[concurrency-interest] a question regarding thedouble-checke dlocking

David Holmes dcholmes at optusnet.com.au
Sun Jun 18 19:19:22 EDT 2006


Thinking of this in terms of "cache flushing" is guaranteed to get you into
trouble. On mainstream PC hardware for example, the cache never needs to be
flushed. The memory model establishes happens-before orderings between
operations and, in simple terms, that means the reader that sees ref as
non-null and the writer that creates the object and sets the ref non-null
*must* either lock/unlock the same monitor or read/write the same volatile
field. Neither of which occurs in your code and so the requisite
happens-before ordering is not present.

Reading a volatile field is almost free on many systems. What platform are
you concerned with?

Cheers,
David Holmes
  -----Original Message-----
  From: concurrency-interest-bounces at cs.oswego.edu
[mailto:concurrency-interest-bounces at cs.oswego.edu]On Behalf Of Yechiel
Feffer
  Sent: Sunday, 18 June 2006 11:15 PM
  To: dholmes at ieee.org; concurrency-interest at cs.oswego.edu
  Subject: Re: [concurrency-interest] a question regarding thedouble-checke
dlocking


  Thanks.
  Lets ignore the static, my mistake.
  I want to avoid declaring the instance ref as volatile and pay the price
volatile-check in every instance check.
  I was referring to the example of double-checked locking from jsr133 FAQ
  http://www.cs.umd.edu/~pugh/java/memoryModel/jsr-133-faq.html#dcl

  which I altered a little. Object A and Object B are just 2 objects
constructed when the main object was created.
  Since , upon monitor release, the cache is flushed to main memory, and
since the "instance" ref is updated only after the inner monitor is exited
and the "Something" object created
  inside it, would it ensure a consistent view of the instance pointed-to
object ?


    -----Original Message-----
    From: David Holmes [mailto:dcholmes at optusnet.com.au]
    Sent: Sunday, June 18, 2006 13:20
    To: Yechiel Feffer; concurrency-interest at cs.oswego.edu
    Subject: RE: [concurrency-interest] a question regarding the
double-checkedlocking


    I don't quite understand the static versus non-static parts of this.
What are "some object a" and "some object b" ?  A happens-before
relationship only occurs between an unlock and subsequent lock of a monitor
on the same object.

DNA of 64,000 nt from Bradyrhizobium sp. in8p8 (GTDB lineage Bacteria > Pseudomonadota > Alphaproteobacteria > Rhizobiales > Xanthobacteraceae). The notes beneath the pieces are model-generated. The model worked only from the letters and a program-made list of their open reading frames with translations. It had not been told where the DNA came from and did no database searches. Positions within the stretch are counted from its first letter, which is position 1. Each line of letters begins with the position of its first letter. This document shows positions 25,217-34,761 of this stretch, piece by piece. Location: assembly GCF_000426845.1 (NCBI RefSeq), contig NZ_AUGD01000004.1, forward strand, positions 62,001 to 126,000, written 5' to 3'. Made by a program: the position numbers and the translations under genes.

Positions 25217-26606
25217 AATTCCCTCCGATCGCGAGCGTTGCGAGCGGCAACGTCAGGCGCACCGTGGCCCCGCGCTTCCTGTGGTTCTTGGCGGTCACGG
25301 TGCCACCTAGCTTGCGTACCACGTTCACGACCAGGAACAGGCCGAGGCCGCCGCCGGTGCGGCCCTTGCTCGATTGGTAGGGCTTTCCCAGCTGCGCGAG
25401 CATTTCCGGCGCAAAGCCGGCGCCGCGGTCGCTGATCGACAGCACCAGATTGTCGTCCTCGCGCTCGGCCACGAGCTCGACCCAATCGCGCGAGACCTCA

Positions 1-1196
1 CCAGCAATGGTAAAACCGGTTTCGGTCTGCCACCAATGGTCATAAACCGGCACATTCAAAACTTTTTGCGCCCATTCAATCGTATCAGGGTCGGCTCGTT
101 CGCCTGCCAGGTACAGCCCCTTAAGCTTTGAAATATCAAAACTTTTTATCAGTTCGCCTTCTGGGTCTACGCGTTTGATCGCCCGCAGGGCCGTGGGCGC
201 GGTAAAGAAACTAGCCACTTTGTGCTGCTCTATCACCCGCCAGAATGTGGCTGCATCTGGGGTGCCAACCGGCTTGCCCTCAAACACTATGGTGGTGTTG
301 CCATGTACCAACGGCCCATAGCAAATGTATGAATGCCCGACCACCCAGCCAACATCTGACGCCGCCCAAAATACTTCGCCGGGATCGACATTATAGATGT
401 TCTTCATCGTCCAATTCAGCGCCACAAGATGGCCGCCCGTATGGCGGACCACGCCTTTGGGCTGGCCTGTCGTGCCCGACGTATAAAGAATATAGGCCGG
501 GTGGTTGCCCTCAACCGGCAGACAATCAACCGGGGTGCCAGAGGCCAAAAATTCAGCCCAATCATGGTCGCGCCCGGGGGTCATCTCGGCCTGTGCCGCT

But why would you bother even trying this when a single lock and making
the static instance volatile will work. Or even better use static
initialization, whether direct or via the static nested class idiom.

    You have to ensure there is a happens-before relationship between the
construction of the instance, the writing of the instanace field ref and the
subsequent reading of it. I just described the minimal solution. There are
probably an unlimited number of strange things you could do to get the same
effect.

    Don't know what you mean by "unify" nested locks. The compiler can't do
anything you could detect in the program as being incorrect.

    Cheers,
    David Holmes

     -----Original Message-----
    From: concurrency-interest-bounces at cs.oswego.edu
[mailto:concurrency-interest-bounces at cs.oswego.edu]On Behalf Of Yechiel
Feffer
    Sent: Sunday, 18 June 2006 9:42 PM
    To: concurrency-interest at cs.oswego.edu
    Subject: [concurrency-interest] a question regarding the
double-checkedlocking


      Hi all
      will the following double-checked locking code work ?
      note that when instance   is assigned a ref to the object, its after
the assigning thread have exited the inner synchronized block,
      so the ref dummy_instance must contain a completly initialized object
image.
      If it works, will replacing the inner synchronized by a
dummy_instance which is volatile do the job too ?
      Are there compiler optimizations which "unify" nested lockes ?



      private static Something instance = null;
      private  Something dummy_instance = null;


      public Something getInstance() {
        if (instance == null) {
          synchronized (some object A) {
              synchronized (some object B) {
                if (instance == null)
                  dummy_instance = new Something();
              }
              instance = dummy_instance;
                  }
          }
        }
        return instance;
      }

      Regrds,
      Yechiel
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